That’s right – All it takes is one Thanos snap, and we’re back in the stone ages. 

Inside Job 

Knowledge, access, and motive are a recipe for data leaks.

 If the right procedures aren’t in place, valuable data can end up in the wrong hands. 

For example: 

A while ago there was a major NSA data leak that caught international attention.

The leak revealed classified documents from the American, Australian, and British governments.

The culprit?

Edward Snowden.

 Snowden was a computer intelligence contractor who worked for the NSA.

He released top secret documents proving that the US government was illegally monitoring their own citizens. 

Snowden says: “I do not want to live in a world where anything I do or say is recorded.” 

This sparked a huge conversation about individual privacy and national security. 

But as noble as it sounds, there was one HUGE problem.

 He didn’t bother to review the documents before releasing them to the media. So there’s no telling what other classified information was inside those documents. 

Therefore, many people have mixed feelings about Snowden’s actions.

 It was so polarizing that Hollywood made him a movie star:

So the question is:

Was Snowden a hero or traitor?

You decide. 

Collateral Damage

You probably already know that cyber-attacks are generally motivated by money.

 But what you may not know is that physical damage could cost more than the stolen data itself.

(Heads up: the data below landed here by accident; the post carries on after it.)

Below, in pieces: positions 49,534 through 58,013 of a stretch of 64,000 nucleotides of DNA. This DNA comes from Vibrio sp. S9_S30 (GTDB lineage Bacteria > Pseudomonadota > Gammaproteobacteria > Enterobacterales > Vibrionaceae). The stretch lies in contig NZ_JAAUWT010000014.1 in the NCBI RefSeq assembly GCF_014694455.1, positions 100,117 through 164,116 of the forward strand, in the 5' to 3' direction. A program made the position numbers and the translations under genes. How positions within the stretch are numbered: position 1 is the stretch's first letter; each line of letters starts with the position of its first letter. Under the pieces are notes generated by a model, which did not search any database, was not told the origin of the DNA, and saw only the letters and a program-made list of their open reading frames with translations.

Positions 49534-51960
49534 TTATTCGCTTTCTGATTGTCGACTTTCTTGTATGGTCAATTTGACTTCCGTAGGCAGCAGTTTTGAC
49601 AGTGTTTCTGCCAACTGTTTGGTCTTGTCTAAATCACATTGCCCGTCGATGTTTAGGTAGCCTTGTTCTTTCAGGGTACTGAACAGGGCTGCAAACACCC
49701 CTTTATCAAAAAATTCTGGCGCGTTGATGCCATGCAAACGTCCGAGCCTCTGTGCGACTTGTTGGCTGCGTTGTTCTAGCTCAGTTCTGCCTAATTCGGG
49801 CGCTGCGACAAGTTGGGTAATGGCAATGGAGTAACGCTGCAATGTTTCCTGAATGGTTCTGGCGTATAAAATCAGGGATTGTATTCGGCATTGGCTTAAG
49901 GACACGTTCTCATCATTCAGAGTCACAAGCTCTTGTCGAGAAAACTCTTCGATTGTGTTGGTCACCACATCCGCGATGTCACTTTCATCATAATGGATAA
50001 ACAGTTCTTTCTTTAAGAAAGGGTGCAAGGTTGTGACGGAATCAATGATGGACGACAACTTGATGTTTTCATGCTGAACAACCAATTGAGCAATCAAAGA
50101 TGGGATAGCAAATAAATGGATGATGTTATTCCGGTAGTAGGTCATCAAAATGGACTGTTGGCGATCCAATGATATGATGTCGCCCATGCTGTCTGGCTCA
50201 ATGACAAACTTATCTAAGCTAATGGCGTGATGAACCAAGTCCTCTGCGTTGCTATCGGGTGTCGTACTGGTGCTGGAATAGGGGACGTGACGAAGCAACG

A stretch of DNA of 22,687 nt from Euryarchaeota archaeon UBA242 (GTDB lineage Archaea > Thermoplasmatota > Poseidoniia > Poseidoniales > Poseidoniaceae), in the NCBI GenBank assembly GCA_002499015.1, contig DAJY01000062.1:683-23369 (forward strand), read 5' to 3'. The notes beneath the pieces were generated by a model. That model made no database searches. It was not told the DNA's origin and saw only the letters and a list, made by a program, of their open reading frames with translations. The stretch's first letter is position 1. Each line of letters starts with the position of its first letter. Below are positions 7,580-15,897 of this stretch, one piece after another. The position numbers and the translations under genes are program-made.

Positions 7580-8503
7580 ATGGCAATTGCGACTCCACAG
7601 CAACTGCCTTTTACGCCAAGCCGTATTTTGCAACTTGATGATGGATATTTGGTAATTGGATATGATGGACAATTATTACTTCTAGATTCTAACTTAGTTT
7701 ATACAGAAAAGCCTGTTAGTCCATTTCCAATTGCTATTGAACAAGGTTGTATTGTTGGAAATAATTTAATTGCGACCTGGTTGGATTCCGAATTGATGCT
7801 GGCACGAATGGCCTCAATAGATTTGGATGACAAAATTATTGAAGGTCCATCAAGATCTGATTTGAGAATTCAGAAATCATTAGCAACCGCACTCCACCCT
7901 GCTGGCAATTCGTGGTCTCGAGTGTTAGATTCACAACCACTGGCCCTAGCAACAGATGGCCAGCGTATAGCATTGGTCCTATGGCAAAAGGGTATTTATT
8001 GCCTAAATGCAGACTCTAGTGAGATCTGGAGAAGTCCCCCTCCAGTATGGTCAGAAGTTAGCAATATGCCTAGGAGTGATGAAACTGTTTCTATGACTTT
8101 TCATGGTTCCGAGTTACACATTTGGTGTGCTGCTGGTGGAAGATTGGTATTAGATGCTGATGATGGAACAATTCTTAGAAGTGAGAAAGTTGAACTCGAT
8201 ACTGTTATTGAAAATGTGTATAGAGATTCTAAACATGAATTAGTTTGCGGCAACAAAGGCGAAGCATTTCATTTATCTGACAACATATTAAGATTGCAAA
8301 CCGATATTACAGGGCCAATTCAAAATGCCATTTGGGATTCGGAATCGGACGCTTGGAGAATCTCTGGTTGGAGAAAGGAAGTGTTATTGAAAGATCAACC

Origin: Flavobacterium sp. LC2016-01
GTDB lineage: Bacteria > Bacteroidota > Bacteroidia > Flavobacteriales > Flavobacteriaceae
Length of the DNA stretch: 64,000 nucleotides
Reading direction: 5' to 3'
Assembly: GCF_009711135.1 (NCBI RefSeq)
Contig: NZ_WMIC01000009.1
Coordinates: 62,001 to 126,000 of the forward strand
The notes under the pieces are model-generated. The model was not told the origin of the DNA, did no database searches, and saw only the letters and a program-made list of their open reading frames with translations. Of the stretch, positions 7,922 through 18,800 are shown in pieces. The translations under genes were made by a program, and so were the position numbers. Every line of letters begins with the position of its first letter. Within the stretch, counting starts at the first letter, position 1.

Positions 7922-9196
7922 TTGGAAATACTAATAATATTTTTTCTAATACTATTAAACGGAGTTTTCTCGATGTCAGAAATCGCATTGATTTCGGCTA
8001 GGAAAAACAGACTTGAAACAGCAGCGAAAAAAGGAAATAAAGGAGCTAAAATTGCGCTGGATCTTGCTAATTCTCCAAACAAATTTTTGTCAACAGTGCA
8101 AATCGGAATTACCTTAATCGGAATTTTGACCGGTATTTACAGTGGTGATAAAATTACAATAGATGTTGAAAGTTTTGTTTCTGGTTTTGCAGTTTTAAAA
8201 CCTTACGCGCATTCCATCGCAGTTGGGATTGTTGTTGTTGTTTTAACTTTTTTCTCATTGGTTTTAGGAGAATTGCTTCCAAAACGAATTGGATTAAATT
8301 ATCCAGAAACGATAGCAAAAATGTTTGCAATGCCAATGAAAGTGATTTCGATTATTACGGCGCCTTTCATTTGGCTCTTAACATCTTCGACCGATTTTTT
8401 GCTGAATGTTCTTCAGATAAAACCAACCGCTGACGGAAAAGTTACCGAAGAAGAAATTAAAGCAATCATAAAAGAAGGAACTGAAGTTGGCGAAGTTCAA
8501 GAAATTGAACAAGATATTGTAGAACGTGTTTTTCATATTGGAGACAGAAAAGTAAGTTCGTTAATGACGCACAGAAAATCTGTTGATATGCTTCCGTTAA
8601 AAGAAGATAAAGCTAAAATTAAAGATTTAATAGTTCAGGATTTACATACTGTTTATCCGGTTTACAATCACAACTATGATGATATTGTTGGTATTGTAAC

For example:

A few years ago, a German steel mill lost control of a blast furnace. 

This cost a lot of equipment damage. 

The hackers gain access to the network control system by using a phishing attack.

Although it was never their intention, the hackers caused property damage that could result in physical harm. 

That’s what happened to a hospital in Germany


Viruses, trojans, adware, and spyware can wreak havoc on digital devices. 

But one malware sits on the iron throne.


According to a study by Cybereason, more than half of businesses have experienced or more ransomware attacks. 

Consider these numbers

  • Ransomware is responsible for 66% of businesses losing revenue.
  • 53% of companies suffered brand and reputation damage following a ransomware attack. 
  • Due to financial pressure, 29% of companies were forced to lay off employees following a ransomware attack. 
  • After being hit with a ransom, 26% of businesses had to close their doors. 

What is ransomware?

Ransomware is when someone steals your data and tries to sell it back to you. 

So what if you’re hit with a ransom? Should you buy the data back?

Well, that doesn’t work out too well for most companies. 

For example, 80% of businesses that paid ransoms reported being hit with a second ransom ( often by the same people). 

And 46% of companies reported the data wasn’t intact doing the retrieval process.  

Ransomware is just the tip of the iceberg. 

Malware attacks are always evolving. That’s why it’s important to install and constantly update the latest virus and malware protection.

So the next time you see an alert to update your antivirus software, click the button!

Now You Know

Now you know why cyber security is important?

Perhaps I left something out. 

Do you know of any other reasons why cybersecurity is important?